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Explosive limits


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My distillery is being audited by our Australian work-safe government agency.

A report I was given says I must not allow the alcohol vapour to be greater than 5% of the LEL (lower explosive limit)

I have seen on this forum that in USA that is 25% of LEL. Is that correct?

 

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I would need more information.

5%, where?  In your still or around your facility? 5% in your still is nothing, but in your facility it's a big deal.  LEL of ethanol is closer to 3.3% as well.  We (Texas, USA) are required to have flame arrestors on our still, receiving tank, and heads/tails tank.  They are all supposed to stay closed when alcohol of any content is present, and we need to constantly be pulling from our distillation room to ensure we don't have flammable vapors.  We are now trying to get an alcohol meter on our floor that would only kick on the fans to remove air from the room when that limit is reached.  Otherwise our A/C is fighting against the removal of the air in the room.

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3 hours ago, Bakery87 said:

I would need more information.

...... 5% in your still is nothing, but in your facility it's a big deal.  LEL of ethanol is closer to 3.3% as well. ......................

Our state Workplace Regulations says 5% of the LEL.  That is 5% of 3.3% = 0.165%

I would assume without further tedious reading that that means anywhere workers are going to be.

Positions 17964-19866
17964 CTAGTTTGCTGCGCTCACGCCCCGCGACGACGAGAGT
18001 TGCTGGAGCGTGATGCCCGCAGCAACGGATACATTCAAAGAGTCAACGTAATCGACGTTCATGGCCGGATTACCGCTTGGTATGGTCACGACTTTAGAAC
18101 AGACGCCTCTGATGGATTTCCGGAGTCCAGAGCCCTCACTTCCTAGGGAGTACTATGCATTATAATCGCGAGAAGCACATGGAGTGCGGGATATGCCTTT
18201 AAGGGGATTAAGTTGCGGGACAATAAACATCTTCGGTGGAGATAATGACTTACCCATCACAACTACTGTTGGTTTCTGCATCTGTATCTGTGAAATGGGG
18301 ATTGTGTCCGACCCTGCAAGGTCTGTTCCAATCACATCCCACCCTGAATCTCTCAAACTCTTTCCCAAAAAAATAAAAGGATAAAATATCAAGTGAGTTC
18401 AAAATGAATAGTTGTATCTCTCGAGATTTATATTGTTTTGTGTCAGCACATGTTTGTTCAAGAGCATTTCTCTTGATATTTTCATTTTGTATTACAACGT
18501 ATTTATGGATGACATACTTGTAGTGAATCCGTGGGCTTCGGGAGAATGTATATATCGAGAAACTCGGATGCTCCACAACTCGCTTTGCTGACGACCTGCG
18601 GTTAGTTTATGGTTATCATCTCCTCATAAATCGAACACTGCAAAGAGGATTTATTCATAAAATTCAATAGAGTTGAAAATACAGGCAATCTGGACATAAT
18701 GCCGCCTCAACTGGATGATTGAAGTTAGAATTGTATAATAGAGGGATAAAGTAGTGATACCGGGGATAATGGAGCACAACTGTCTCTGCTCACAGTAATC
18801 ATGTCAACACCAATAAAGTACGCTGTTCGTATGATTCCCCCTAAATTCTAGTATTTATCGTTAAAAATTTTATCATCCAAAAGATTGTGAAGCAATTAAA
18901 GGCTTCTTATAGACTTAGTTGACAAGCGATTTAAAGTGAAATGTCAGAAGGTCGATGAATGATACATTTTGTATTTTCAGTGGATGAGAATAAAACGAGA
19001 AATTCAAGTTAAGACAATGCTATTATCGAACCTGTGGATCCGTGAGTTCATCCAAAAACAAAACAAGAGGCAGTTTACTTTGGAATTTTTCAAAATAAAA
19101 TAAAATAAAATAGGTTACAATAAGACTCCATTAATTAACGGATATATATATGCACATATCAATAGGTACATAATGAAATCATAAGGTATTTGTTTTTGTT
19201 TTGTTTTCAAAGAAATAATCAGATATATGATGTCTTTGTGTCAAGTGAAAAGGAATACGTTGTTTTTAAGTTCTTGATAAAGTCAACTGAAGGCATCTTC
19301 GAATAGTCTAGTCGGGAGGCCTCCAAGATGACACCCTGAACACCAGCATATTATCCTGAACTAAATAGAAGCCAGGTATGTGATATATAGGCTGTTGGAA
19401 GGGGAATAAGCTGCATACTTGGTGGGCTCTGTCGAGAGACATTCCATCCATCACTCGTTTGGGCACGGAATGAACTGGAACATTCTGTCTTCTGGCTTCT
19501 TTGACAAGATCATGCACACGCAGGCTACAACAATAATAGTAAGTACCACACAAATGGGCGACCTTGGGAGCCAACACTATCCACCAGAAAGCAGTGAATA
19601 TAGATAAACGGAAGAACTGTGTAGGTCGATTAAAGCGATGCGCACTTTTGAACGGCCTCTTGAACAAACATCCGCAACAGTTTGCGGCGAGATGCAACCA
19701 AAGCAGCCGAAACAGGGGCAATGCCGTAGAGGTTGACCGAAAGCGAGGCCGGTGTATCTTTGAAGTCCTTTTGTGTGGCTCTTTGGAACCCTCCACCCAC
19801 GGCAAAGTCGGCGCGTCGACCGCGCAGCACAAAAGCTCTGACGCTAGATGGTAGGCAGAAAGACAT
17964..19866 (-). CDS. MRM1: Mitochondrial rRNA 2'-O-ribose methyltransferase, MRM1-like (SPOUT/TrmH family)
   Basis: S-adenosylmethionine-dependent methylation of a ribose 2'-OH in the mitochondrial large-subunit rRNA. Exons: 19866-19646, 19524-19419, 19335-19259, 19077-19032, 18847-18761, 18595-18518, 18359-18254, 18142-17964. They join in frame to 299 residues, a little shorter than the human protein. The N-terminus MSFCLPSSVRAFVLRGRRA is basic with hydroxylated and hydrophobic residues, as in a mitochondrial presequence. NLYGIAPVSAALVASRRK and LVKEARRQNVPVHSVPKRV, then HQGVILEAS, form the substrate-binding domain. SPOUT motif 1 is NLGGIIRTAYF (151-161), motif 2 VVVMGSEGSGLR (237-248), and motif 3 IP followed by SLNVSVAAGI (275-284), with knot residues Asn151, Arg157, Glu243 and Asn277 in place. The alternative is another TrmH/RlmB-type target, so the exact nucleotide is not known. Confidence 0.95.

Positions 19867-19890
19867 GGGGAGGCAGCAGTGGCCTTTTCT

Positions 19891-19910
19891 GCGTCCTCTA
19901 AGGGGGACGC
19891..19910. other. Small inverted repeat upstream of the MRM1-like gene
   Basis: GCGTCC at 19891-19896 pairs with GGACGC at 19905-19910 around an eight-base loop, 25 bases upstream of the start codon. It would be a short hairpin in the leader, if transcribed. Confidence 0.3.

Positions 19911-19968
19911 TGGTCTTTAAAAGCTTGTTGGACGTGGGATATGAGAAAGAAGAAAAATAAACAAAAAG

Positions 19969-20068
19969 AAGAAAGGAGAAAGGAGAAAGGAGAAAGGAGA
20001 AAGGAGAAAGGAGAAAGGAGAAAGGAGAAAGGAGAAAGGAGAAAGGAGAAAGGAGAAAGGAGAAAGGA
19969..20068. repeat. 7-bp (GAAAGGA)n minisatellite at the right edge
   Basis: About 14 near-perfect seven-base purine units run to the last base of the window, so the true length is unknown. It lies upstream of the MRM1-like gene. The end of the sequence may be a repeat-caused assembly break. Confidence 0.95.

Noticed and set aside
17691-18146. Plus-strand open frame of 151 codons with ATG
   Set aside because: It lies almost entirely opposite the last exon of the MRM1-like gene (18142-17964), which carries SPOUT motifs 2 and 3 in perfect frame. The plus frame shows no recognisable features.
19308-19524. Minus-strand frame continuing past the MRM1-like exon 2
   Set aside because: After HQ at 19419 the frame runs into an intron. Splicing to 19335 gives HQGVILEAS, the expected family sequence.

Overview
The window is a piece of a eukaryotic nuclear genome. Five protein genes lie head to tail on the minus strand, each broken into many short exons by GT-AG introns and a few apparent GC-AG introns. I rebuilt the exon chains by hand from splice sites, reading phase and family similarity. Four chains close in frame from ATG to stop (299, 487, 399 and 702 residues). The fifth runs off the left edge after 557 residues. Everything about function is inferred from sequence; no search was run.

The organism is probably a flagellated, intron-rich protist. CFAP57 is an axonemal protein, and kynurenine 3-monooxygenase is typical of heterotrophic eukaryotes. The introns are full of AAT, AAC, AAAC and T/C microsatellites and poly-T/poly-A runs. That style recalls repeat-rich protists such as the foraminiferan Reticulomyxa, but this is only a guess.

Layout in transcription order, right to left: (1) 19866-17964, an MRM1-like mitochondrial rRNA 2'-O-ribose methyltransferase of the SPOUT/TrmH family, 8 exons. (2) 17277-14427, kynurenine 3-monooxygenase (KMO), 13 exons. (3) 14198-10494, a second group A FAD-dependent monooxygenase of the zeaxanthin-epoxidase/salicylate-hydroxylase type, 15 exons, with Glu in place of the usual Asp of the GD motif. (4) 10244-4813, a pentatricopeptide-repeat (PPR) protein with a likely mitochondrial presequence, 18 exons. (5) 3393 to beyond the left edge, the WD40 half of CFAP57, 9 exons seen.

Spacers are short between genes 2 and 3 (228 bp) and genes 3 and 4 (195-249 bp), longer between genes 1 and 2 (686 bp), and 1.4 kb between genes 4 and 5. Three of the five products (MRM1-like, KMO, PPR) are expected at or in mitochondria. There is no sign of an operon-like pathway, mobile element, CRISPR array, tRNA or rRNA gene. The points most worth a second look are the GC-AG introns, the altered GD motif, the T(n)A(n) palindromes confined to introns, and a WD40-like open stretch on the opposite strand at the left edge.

Our National Regulations says the same 5% but that is only in cool stores (where there is almost no ventilation)

I am quite sure I will need to get a alcohol meter to do tests, possibly one with a logger so I can record what happens over a period of time.

Any suggestions on buying one that won't cost too much?, I have a very small operation.

 

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Hi Pete,

We use an RKI PS2 as do many other distillers in the US.  We're happy with it.  If it hits its limit it turns on an exhaust fan that is about 18 inches above the floor.  We test it once a year with butane that I am told has similar properties to ethanol vapor to see if the alarm goes off and if the fan comes on.  We also have it sounding an alarm.  The cost of the device was less than $500 USD.  I think the test kit was extra>

It seems that your spec is dramatically stricter than ours.  You are correct, we are 25% of 3.3%.

You and @Silk City Distillershave been around this forum for a long time.  Perhaps you should PM Silk to get his take on this.

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  • 3 weeks later...

Thanks for the above advice.

I have purchased a personal monitor RK GP-03 for AU$400. It has been set for initial alarm at 5% LEL then a second level 10% LEL.

I sat it in the lowest point of my bond store this morning and it read ZERO. There is a small amount of natural ventilation in there.

For the rest of the day it sat on the floor next to the still while it was doing a stripping run. It read zero all day except when we poured a small amount of the output onto the floor to mimic a spill and it indicated 1% of LEL for a minute or so.

Very encouraging results.

My still is direct flame heated, burning waste fryer oil. The burner has a reasonably large fan to assist correct air mixture so it continually removes volatiles from the still area and into the fire box.

I did lower the sensor into the air space in a drum of 45% whisky. The alarms sounded at 5% and 10% as I gently lowered it. When it was almost on the surface of the whisky the readout was 88% LEL.

Very interesting observations.

I will probably end up purchasing one for each of my employees to wear. They are designed to clip onto clothing.

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